Employment is in a constant state of flux. Everything from the safety regulations that apply to a job to the expectations of employees will shift over time. As the laws changes, how businesses operate changes, too.
In recent years, there has been a trend of businesses largely working with a staff of independent contractors instead of employees. Independent contractors are people running their own small businesses, but often they are employees subject to strict controls and micromanagement from the company that employs them.
Receiving an offer for full-time work as an independent contractor may seem like a great opportunity, but it does come with certain consequences for the employees involved. What happens when a business that employs you misclassifies you as a self-employed independent contractor rather than a standard employee?
You will have to handle your own taxes
As an independent contractor, you cannot expect the company paying you to withhold taxes on your behalf. Instead, you will have to retain money from each paycheck so that you can pay your tax bill when it comes due.
Not only will you have to handle your own estimated income tax payments, but you will typically have to pay more in taxes to make up for what your employer would have contributed if you were an employee.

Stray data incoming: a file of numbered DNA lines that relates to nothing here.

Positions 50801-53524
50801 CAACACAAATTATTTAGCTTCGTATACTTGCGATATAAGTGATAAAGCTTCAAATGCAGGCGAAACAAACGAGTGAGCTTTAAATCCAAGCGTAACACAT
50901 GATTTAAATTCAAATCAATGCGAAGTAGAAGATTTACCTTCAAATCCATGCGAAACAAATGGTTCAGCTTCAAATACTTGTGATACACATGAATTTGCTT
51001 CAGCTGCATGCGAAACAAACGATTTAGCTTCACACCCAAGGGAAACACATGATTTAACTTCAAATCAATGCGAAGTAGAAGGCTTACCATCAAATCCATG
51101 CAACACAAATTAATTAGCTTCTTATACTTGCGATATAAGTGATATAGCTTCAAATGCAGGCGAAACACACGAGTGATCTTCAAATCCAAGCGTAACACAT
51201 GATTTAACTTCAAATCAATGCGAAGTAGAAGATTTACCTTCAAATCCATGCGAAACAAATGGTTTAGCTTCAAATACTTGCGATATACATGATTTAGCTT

You lose workers’ compensation benefits
Workers’ compensation is a way for employers to protect themselves from liability and their employees from any practical consequences stemming from a job injury or work-acquired illness. Your employer can avoid paying for coverage for you if they classify you as an independent contractor. That means that if you get hurt, you won’t necessarily receive medical benefits or disability coverage.
You won’t have unemployment benefits available either
Your employer should pay into the California unemployment system on your behalf to protect you in case they can no longer pay your wages in the future. Unfortunately, independent contractors do not have that same protection, which means that if the company goes out of business or lays you off, you don’t have any right to claim unemployment benefits.
Recognizing when a company may have violated your employment rights can help you stand up for yourself.